BASEL, Switzerland, and CARLSBAD, Calif. , April 8, 2013 /PRNewswire/ -- Roche (SIX: RO, ROG; OTCQX: RHHBY) and Isis Pharmaceuticals, Inc (NASDAQ: ISIS) today announced that they have formed an alliance to develop treatments for Huntington's disease (HD) based on Isis' antisense oligonucleotide (ASO) technology. This alliance combines Isis' antisense expertise with Roche's scientific expertise in developing neurodegenerative therapeutics. In addition, Isis and Roche will be collaborating to combine Isis' ASOs and Roche's proprietary "brain shuttle" program with the objective of increasing the brain penetration of ASOs with systemic administration.
Huntington's disease is an inherited genetic brain disorder that results in the progressive loss of both mental faculties and physical control. Symptoms usually appear between the ages of 30 to 50, and worsen over a 10 to 25 year period. Ultimately, the weakened individual succumbs to pneumonia, heart failure or other complications. Presently, there is no effective treatment or cure for the disease, and current treatments focus on reducing the severity of some disease symptoms.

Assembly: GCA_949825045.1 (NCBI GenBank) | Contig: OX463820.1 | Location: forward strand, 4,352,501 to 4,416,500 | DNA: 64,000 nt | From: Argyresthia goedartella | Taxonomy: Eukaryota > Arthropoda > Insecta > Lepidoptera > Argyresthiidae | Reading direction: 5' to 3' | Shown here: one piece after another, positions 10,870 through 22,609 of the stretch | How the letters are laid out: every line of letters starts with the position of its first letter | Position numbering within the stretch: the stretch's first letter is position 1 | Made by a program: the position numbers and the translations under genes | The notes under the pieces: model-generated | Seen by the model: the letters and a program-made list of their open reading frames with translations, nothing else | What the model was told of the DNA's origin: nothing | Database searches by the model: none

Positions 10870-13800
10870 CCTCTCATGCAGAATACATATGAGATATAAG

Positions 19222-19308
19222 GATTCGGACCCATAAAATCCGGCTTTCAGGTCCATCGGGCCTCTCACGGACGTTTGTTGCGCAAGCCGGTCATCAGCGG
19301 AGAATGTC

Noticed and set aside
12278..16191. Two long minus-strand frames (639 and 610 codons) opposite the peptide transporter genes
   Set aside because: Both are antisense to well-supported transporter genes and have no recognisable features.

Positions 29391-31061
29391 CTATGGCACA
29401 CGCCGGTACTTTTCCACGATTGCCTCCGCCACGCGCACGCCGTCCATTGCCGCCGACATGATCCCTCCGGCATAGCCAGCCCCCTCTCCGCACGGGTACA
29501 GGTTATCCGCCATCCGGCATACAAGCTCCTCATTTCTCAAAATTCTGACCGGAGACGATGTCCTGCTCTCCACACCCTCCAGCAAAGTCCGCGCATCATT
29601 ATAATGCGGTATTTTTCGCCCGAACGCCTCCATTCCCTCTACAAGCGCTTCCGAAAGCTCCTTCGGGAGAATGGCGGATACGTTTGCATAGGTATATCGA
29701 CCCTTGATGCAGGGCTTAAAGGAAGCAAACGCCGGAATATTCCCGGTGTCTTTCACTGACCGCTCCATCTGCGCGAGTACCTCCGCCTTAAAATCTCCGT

Initially, research will focus on Isis' lead drug candidate that blocks production of all forms of the huntingtin (HTT) protein, the protein responsible for HD and thus has the potential to treat all HD patients. Isis is also conducting research into treatments that specifically block production of the disease-causing forms of the HTT protein which has the potential to treat subsets of HD patients. In parallel, Roche will combine its proprietary brain shuttle technology with Isis ASO technology that, if successful, will also allow systemic administration of antisense drugs to treat asymptomatic patients.Under the terms of the agreement, Roche will make an upfront payment of $30 million to Isis, with total payments related to license fee and pre- and post-licensing milestone payments reaching potentially $362 million, including up to $80 million in potential commercial milestone payments. In addition, Isis will receive tiered royalties on sales of the drugs. Roche has the option to license the drugs from Isis through the completion of the first Phase 1 trial. Prior to option exercise, Isis is responsible for the discovery and development of an antisense drug targeting HTT protein. Roche and Isis will work collaboratively on the discovery of an antisense drug utilizing Roche's "brain shuttle" program. If Roche exercises its option, it will be responsible for global development, regulatory and commercialization activities for all drugs arising out of the collaboration. Commenting on the deal, Luca Santarelli, Head of Neuroscience and Small Molecules Research at Roche, said: "Huntington's is a severely debilitating neurodegenerative disease and a large unmet medical need. Patients experience gradually worsening motor function and psychological disturbances, with a significant shortening of life expectancy after the disease is diagnosed. Treatments are urgently needed, and we believe that the Isis approach in combination with Roche's brain shuttle represent one of the most advanced programs targeting the cause of HD with the aim of slowing down or halting the progression of this disease." Shafique Virani, Global Head Neuroscience, Cardiovascular & Metabolism at Roche Partnering, added: "Central to the partnership is Roche's brain shuttle program, which we see as highly complementary to Isis' drug development work. This dual track development program ensures whichever candidate compound proves to be most promising -- Isis' lead target or Roche's brain shuttle version -- can be taken forward to pivotal clinical trials." "We are pleased to be working with Roche, a global leader in drug development with significant experience in developing and commercializing drugs to treat neurological diseases. We believe that Roche's expertise in developing CNS drugs, along with their clinical development experience, will greatly enhance our development efforts for this program and allow us to move forward more rapidly. In addition, by utilizing Roche's brain shuttle technology with our antisense drug discovery capabilities, we have the potential to significantly improve the therapeutic potential for this program," said B. Lynne Parshall, Chief Operating Officer of Isis. "By partnering our more complex and nuanced research and development programs earlier in development, like our Huntington's disease CNS program, we add value and resources with partners that bring unique benefits." "We are excited to be working with Roche," said Frank Bennett, Senior Vice President of Research at Isis. "We believe our mature antisense drug discovery platform is a perfect fit for Roche's neuroscience franchise, and we anticipate a fruitful collaboration to advance our pre-clinical compounds." CHDI Foundation, a non-profit foundation exclusively dedicated to the development of therapies that slow the progression of HD, provided financial and scientific support to Isis' HD drug discovery program through a development collaboration with Isis. CHDI's support has enabled Isis to make significant progress in discovering a drug to treat HD. Together Isis and CHDI demonstrated that antisense compounds can be used to inhibit the production of HTT protein in both brain and peripheral tissues, and that the inhibition of normal HTT protein was well tolerated. Over time, CHDI will be reimbursed for its support of Isis' program out of the milestone payments received by Isis. CHDI will receive $1.5 million associated with the signing of the Roche agreement. CHDI will continue to provide advice to Isis and Roche on the development of antisense drugs to treat patients with HD. Isis also recognizes the tremendous benefit provided to its HD program by its academic collaborators, Drs. Don Cleveland at the Ludwig Institute, University of California San Diego and David Corey at University of Texas Southwestern. These collaborators have been instrumental in Isis' early preclinical work demonstrating that antisense drugs can inhibit the HTT protein and produce activity in animal models of disease. Conference Call At 9:45 a.m. Eastern Time today, April 08, 2013, Isis will conduct a live webcast conference call to discuss the alliance with Roche. Interested parties may listen to the call by dialing 866-323-2841 and provide the conference identification number "34237203", or access the webcast at www.isispharm.com. A webcast replay will be available for a limited time at the same address. About Isis Pharmaceuticals, Inc. Isis is exploiting its leadership position in antisense technology to discover and develop novel drugs for its product pipeline and for its partners. Isis' broad pipeline consists of 28 drugs to treat a wide variety of diseases with an emphasis on cardiovascular, metabolic, severe and rare diseases, and cancer. Isis' partner, Genzyme, is commercializing Isis' lead product, KYNAMRO ™, in the United States for the treatment of patients with HoFH. Genzyme is also pursuing marketing approval of KYNAMRO in other markets. Isis' patents provide strong and extensive protection for its drugs and technology. Additional information about Isis is available at www.isispharm.com. About Roche Headquartered in Basel, Switzerland, Roche is a leader in research-focused healthcare with combined strengths in pharmaceuticals and diagnostics. Roche is the world's largest biotech company with truly differentiated medicines in oncology, infectious diseases, inflammation, metabolism and neuroscience. Roche is also the world leader in in-vitro diagnostics and tissue-based cancer diagnostics, and a frontrunner in diabetes management. Roche's personalised healthcare strategy aims at providing medicines and diagnostic tools that enable tangible improvements in the health, quality of life and survival of patients. In 2012, Roche had over 82,000 employees worldwide and invested over 8 billion Swiss francs in R&D. The Group posted sales of 45.5 billion Swiss francs. Genentech, in the United States, is a wholly owned member of the Roche Group. Roche is the majority shareholder in Chugai Pharmaceutical, Japan. For more information: www.roche.com. All trademarks used or mentioned in this release are protected by law. About Roche Neurosciences Roche is working on new molecular entities in neuroscience that could become the next generation of medicines for a range of diseases including schizophrenia, multiple sclerosis, depression, neurodevelopmental disorders, Parkinson's disease and Alzheimer's disease. With one of the strongest neuroscience pipelines in the industry, and by working closely with academic institutions, biotech companies, and forming public-private partnerships, Roche's focus is on expanding its neuroscience franchise to better serve patients.